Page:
Sometimes in taking landscape photos, there is usually only one rule of thumb that most photographers are watching for: 1- that the horizon line does not come down the middle of the photo. Or, that the horizon line follow the rule of thirds: either it is in the upper third or lower third of your photo. If you have that rule taken care of, all other photos fall in place. Right or wrong? Well, let’s take a look at 7 rules of composition to watch for when taking great landscape photos. This article by: Sunny Shrestha makes all the sense in the world, and every photo is amazing!
1. LEADING LINES
“Leading lines is probably one of the major parts of creating or designing a composition.”
In composition, leading lines are used to drive the viewer’s eye through the entire frame. While some leading lines are quite obvious, others can be subtle.
If need be, you can even create your own leading line to pull viewers right into the subject of your image. For instance, Mackie used car tail lights to create a leading line in the image below using a 30 second exposure:
2. RULE OF THIRDS
The rule of thirds is another basic “rule” that can be used to create highly effective compositions. By placing your subjects on the rule of thirds lines and intersecting points, you can immediately draw attention to them.
See how Mackie uses the rule of thirds, leading lines, and shallow depth of field to draw attention to the barn:
Keep your eye out for natural elements you can use to frame your subjects. Trees, branches, and bushes can work well to frame and isolate your subject and draw attention.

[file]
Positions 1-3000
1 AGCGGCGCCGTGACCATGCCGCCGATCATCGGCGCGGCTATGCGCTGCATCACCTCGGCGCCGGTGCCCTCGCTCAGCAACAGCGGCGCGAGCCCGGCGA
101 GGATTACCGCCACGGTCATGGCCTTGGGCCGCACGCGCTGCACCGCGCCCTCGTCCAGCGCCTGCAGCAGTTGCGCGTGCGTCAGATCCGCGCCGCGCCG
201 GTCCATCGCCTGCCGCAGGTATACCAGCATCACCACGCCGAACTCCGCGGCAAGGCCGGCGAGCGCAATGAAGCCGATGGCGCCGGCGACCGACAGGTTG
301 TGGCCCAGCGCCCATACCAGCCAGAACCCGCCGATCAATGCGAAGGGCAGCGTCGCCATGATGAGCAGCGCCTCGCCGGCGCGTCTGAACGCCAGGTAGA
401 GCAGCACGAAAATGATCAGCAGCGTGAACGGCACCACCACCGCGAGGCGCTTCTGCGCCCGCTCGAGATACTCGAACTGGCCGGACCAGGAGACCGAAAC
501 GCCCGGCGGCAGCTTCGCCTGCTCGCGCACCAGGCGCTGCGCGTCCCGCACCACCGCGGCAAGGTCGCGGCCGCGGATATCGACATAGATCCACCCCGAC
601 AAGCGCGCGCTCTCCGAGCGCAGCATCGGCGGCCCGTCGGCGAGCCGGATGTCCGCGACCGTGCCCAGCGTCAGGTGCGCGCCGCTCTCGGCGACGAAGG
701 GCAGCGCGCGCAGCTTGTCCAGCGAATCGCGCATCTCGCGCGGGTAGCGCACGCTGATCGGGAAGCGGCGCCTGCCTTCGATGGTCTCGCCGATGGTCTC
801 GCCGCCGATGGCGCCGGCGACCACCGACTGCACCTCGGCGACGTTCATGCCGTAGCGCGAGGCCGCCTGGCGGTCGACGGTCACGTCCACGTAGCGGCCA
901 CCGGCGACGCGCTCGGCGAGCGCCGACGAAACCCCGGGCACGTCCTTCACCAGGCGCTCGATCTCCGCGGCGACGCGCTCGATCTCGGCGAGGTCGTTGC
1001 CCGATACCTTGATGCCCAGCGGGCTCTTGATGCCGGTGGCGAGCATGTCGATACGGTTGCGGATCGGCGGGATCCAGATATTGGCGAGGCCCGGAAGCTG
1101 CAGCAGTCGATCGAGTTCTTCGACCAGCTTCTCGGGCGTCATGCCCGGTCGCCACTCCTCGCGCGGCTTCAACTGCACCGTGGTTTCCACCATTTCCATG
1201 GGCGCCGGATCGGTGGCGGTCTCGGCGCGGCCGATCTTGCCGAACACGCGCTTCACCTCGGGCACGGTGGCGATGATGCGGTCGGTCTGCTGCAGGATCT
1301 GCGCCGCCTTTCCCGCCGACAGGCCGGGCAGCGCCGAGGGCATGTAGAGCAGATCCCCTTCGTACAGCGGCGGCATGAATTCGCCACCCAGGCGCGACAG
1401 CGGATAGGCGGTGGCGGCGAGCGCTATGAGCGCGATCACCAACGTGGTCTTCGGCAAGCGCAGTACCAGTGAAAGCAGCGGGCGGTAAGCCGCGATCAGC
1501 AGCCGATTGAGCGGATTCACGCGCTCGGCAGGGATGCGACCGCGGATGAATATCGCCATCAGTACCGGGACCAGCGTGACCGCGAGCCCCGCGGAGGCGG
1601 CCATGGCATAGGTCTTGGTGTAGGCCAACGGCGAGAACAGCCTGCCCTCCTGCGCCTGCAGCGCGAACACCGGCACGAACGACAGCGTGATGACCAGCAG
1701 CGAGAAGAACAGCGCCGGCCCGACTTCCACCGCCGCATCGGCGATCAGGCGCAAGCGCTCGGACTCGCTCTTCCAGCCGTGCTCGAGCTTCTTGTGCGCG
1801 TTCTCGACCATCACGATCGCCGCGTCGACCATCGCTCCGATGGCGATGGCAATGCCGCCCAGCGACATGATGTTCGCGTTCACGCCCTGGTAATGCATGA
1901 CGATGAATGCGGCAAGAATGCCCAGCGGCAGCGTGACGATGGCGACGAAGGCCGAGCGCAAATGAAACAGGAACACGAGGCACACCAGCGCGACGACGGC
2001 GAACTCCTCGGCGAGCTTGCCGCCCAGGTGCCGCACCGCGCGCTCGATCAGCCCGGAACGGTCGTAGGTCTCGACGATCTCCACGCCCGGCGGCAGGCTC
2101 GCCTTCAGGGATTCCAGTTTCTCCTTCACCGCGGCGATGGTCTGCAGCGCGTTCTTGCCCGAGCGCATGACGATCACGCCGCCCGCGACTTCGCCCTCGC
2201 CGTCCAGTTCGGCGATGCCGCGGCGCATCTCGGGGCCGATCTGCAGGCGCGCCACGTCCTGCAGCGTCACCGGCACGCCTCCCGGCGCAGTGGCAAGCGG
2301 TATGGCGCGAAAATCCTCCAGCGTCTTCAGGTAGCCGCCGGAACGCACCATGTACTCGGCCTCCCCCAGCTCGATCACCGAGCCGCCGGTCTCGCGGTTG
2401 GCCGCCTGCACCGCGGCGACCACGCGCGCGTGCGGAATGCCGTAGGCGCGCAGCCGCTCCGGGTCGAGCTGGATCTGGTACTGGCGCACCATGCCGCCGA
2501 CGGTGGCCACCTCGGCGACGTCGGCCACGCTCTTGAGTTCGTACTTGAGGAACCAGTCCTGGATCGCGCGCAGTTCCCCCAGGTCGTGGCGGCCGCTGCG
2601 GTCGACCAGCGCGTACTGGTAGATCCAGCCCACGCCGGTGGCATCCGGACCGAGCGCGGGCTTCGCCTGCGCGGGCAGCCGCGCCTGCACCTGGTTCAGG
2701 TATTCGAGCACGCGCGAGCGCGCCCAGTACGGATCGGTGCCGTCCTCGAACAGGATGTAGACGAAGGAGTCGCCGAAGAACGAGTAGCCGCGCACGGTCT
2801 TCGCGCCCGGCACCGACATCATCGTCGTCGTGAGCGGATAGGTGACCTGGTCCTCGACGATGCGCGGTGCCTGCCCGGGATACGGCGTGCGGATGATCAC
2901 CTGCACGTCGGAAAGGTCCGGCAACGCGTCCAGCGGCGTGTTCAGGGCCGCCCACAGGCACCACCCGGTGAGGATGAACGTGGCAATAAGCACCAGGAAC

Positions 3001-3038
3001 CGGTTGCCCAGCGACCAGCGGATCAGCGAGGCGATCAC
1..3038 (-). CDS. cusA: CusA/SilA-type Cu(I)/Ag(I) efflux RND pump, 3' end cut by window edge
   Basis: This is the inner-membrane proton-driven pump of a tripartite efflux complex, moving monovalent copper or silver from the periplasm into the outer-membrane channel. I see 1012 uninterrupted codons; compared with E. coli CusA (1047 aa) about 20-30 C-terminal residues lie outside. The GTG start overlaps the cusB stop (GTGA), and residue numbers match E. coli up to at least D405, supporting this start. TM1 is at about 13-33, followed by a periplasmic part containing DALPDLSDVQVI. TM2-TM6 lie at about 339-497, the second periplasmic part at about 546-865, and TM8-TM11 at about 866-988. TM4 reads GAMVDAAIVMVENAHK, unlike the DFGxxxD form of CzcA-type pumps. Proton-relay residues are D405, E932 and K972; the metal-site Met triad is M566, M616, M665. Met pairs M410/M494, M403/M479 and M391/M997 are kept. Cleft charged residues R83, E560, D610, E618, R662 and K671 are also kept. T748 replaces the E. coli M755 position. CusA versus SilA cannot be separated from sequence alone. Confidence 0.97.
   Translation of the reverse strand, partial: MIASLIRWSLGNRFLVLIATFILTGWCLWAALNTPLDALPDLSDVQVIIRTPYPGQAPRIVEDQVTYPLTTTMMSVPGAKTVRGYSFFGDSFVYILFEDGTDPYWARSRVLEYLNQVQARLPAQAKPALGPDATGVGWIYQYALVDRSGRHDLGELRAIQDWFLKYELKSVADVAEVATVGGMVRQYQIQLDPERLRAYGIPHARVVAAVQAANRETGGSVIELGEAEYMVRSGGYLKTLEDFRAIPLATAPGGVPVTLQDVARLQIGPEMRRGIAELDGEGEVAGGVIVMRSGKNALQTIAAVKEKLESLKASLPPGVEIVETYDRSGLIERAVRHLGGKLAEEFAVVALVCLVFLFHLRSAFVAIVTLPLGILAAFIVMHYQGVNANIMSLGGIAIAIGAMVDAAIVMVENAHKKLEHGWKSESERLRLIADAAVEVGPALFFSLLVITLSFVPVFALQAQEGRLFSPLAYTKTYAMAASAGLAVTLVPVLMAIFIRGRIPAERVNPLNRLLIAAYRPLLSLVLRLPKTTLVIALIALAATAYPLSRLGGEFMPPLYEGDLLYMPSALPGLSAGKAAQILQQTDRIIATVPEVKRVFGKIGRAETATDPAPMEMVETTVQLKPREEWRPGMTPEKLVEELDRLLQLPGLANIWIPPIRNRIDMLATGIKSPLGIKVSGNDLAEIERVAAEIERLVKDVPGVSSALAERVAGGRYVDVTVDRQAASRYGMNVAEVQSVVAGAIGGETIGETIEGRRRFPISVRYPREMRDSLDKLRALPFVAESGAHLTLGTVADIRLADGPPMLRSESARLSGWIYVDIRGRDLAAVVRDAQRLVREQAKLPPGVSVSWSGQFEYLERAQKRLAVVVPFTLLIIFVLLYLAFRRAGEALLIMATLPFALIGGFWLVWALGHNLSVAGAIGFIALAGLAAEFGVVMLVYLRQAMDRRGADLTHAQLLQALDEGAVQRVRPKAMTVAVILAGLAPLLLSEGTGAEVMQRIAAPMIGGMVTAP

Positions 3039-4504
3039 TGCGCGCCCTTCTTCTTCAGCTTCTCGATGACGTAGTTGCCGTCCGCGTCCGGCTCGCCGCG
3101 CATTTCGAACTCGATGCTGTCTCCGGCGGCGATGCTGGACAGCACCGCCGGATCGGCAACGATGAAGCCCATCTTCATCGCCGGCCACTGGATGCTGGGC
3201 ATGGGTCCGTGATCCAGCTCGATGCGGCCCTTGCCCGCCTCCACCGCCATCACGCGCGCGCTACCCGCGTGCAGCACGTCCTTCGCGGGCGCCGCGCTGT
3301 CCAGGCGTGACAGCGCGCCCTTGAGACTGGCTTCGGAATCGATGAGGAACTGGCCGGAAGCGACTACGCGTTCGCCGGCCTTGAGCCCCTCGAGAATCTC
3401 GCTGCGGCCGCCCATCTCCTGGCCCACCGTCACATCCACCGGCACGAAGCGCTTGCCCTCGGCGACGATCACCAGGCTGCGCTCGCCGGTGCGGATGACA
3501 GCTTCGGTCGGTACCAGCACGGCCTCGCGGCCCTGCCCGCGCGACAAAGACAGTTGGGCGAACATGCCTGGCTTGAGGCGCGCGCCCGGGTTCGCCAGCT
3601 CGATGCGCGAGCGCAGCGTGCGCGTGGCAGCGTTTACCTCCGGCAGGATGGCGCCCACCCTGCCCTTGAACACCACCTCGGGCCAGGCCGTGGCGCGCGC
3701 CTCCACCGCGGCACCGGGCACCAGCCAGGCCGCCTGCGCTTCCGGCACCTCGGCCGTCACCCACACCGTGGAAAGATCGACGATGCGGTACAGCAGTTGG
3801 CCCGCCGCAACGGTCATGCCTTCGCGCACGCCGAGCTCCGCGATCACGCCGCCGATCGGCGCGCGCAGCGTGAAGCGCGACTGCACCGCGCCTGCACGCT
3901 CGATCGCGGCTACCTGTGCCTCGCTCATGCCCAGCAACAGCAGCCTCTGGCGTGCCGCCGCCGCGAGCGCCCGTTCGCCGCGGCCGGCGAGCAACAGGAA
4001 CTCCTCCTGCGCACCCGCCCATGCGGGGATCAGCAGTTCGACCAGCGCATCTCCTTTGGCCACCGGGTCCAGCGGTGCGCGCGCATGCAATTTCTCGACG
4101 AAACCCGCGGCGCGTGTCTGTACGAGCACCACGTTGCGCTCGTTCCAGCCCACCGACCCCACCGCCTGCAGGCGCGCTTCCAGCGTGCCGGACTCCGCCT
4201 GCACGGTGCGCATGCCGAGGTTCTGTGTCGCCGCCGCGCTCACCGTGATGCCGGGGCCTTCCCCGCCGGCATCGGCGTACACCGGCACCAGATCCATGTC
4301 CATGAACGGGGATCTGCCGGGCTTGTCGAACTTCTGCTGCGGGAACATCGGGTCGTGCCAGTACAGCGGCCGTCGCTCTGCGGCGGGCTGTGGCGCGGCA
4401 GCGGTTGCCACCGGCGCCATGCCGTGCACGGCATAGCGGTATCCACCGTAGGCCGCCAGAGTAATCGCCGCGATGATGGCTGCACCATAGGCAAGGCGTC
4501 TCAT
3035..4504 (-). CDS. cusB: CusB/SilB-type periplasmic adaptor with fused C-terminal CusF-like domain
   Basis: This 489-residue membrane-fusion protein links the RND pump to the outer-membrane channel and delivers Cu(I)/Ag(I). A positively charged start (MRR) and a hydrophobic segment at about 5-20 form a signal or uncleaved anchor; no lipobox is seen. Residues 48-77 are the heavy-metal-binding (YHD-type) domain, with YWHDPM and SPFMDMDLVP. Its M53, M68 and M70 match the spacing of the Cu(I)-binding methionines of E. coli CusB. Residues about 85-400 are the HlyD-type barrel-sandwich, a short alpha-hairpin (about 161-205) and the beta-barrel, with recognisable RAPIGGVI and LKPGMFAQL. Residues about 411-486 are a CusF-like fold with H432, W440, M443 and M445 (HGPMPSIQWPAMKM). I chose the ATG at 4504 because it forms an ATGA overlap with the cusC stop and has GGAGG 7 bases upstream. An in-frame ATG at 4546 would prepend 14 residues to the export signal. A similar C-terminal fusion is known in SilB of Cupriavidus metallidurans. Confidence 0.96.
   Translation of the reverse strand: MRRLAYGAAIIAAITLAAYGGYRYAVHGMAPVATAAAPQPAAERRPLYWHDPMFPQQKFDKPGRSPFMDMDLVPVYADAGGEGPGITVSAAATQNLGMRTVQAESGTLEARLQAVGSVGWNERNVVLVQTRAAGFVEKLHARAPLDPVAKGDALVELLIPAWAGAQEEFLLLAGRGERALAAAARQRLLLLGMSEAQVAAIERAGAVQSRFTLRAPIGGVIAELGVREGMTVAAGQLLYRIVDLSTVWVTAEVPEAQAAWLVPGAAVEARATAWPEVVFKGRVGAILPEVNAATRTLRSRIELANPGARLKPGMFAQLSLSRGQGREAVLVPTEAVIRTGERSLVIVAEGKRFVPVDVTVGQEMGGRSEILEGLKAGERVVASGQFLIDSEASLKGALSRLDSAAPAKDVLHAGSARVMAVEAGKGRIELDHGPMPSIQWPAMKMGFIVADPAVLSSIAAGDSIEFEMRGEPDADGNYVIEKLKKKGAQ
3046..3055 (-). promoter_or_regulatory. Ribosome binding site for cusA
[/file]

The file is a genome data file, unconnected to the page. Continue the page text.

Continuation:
The image will appear more balanced and flattering if you pay attention to symmetry when using natural frames. For instance, in the following image, it was crucial that the peak be symmetrically between the two branches:
“Symmetry is great when you’re using this in a composition because it just adds so much dynamic impact to the image.”
To achieve symmetry in your composition, distribute the elements in your frame in an identical fashion in any two directions. Including a reflection is a great way to add a sense of symmetry.
5. TRY A DIFFERENT PERSPECTIVE
People tend to photograph from their own height.
“I tend to take the camera off the tripod. I walk around and look up, and I look down. I get down on my belly and I look around.”
6. TRY DIFFERENT ORIENTATIONS
Some images look great in landscape orientation. They might look even better in portrait orientation. Be sure to try out both orientations so you can choose the better one later rather than regretting the missed opportunity.
7. GRAPHIC SHAPES
Graphic shapes allow you to create a more dynamic image. Learn to see your composition in the form of shapes and choose the best combination for an effective image.
The image below has a blue rectangle (sky) in its upper two-thirds and a yellow rectangle (field) on the lower third. The tree in the middle acts as a round shape in between the two rectangles.
Remember to give some of these composition tips a try the next time you’re out taking photos!
Photos in this presentation were taken by: TOM MACKIE.